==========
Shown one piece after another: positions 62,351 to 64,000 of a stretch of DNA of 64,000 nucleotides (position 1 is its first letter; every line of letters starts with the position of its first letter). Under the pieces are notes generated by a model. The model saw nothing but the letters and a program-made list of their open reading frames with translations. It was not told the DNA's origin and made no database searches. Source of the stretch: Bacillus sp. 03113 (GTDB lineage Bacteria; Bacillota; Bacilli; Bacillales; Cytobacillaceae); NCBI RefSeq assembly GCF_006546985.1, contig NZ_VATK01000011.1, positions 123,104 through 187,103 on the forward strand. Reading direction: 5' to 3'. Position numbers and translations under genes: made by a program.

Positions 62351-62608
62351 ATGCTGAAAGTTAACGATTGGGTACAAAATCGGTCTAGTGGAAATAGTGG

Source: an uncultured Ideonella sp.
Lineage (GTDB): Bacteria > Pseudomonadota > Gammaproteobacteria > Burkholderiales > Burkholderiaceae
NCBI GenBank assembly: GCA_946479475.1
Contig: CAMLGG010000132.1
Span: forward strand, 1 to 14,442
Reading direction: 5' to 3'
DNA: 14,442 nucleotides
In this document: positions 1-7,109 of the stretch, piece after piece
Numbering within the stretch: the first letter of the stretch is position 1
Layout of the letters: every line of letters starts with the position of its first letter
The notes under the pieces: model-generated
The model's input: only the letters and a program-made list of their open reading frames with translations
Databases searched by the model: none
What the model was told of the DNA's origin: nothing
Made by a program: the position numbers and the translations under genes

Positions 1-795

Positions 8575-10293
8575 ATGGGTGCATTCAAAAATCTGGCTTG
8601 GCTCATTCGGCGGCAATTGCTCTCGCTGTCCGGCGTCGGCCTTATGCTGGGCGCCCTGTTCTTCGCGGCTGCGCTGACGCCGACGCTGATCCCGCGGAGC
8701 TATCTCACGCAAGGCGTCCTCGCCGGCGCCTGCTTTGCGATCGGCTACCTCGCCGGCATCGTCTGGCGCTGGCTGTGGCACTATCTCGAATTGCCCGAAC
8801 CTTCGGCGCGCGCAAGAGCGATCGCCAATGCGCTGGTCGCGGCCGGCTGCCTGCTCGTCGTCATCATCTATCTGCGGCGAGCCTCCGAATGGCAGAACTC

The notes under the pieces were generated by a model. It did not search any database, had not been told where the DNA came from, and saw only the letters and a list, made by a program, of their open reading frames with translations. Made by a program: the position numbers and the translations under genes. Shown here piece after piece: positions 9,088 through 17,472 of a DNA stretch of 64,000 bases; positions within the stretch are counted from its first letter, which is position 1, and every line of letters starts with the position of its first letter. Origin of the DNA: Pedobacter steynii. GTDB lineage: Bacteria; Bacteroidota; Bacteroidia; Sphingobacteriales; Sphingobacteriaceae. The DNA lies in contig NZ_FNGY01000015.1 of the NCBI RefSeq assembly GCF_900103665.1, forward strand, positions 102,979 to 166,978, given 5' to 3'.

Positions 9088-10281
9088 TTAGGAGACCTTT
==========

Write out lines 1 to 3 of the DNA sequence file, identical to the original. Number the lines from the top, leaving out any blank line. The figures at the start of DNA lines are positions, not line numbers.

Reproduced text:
Shown one piece after another: positions 62,351 to 64,000 of a stretch of DNA of 64,000 nucleotides (position 1 is its first letter; every line of letters starts with the position of its first letter). Under the pieces are notes generated by a model. The model saw nothing but the letters and a program-made list of their open reading frames with translations. It was not told the DNA's origin and made no database searches. Source of the stretch: Bacillus sp. 03113 (GTDB lineage Bacteria; Bacillota; Bacilli; Bacillales; Cytobacillaceae); NCBI RefSeq assembly GCF_006546985.1, contig NZ_VATK01000011.1, positions 123,104 through 187,103 on the forward strand. Reading direction: 5' to 3'. Position numbers and translations under genes: made by a program.

Positions 62351-62608
62351 ATGCTGAAAGTTAACGATTGGGTACAAAATCGGTCTAGTGGAAATAGTGG